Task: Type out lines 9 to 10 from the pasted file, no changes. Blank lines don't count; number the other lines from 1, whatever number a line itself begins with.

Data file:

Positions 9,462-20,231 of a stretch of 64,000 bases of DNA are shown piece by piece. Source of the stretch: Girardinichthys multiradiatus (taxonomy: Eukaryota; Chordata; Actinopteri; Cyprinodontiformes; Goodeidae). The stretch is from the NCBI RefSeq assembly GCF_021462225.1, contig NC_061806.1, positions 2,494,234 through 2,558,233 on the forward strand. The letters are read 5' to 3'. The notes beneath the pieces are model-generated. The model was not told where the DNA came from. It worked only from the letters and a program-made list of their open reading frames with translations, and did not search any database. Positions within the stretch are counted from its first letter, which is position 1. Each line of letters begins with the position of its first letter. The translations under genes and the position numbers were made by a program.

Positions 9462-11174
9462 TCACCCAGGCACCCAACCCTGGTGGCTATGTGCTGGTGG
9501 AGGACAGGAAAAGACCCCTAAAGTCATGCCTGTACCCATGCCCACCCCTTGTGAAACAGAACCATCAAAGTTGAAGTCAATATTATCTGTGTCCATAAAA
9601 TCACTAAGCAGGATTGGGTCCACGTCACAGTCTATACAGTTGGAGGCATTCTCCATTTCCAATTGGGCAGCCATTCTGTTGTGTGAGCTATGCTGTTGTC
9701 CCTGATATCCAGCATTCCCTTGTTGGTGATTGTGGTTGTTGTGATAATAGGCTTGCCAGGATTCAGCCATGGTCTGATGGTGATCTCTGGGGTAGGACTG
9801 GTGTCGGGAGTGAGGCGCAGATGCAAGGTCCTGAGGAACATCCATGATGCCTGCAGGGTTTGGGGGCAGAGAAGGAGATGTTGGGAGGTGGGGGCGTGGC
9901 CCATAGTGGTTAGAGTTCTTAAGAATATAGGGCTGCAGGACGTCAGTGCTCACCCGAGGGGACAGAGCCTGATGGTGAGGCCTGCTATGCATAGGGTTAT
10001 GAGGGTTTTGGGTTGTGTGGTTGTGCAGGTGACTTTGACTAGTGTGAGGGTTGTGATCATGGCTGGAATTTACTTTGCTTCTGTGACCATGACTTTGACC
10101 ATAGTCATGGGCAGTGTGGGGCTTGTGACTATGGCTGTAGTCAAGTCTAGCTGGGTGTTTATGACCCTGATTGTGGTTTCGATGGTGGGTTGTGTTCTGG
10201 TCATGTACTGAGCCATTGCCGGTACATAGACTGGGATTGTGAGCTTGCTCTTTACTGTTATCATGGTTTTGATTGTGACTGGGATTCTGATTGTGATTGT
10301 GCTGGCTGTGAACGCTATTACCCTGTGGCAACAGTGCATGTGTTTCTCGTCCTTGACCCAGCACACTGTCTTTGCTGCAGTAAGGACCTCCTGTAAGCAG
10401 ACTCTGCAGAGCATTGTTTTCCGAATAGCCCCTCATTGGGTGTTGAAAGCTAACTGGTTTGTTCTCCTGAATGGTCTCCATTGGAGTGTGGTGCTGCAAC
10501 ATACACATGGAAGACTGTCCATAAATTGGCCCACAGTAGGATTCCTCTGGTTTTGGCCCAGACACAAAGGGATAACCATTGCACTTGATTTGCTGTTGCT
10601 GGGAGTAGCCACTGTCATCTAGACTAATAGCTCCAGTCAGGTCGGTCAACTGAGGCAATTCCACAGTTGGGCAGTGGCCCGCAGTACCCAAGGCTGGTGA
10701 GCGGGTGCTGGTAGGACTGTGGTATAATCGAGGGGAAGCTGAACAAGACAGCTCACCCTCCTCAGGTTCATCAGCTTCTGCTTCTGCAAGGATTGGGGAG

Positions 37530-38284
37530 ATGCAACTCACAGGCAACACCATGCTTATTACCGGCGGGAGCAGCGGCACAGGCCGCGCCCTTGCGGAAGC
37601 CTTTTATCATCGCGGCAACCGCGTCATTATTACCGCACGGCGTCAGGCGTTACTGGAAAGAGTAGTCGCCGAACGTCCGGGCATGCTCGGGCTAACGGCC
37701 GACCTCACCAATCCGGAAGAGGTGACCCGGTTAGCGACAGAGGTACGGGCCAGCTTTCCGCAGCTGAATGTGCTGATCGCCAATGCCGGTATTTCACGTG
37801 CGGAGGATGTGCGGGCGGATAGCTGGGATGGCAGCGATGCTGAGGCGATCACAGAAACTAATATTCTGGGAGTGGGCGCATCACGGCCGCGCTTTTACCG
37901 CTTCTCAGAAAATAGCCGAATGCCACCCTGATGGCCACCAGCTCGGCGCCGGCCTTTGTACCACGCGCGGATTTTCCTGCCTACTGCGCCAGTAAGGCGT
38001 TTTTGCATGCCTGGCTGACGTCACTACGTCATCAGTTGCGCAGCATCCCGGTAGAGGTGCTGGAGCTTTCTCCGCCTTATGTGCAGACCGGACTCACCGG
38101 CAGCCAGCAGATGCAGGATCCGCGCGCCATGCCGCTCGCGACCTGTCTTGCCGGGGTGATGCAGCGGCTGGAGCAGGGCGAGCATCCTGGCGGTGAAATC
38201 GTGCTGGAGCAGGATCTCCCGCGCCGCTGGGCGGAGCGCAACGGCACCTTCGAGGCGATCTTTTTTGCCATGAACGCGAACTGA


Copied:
10001 GAGGGTTTTGGGTTGTGTGGTTGTGCAGGTGACTTTGACTAGTGTGAGGGTTGTGATCATGGCTGGAATTTACTTTGCTTCTGTGACCATGACTTTGACC
10101 ATAGTCATGGGCAGTGTGGGGCTTGTGACTATGGCTGTAGTCAAGTCTAGCTGGGTGTTTATGACCCTGATTGTGGTTTCGATGGTGGGTTGTGTTCTGG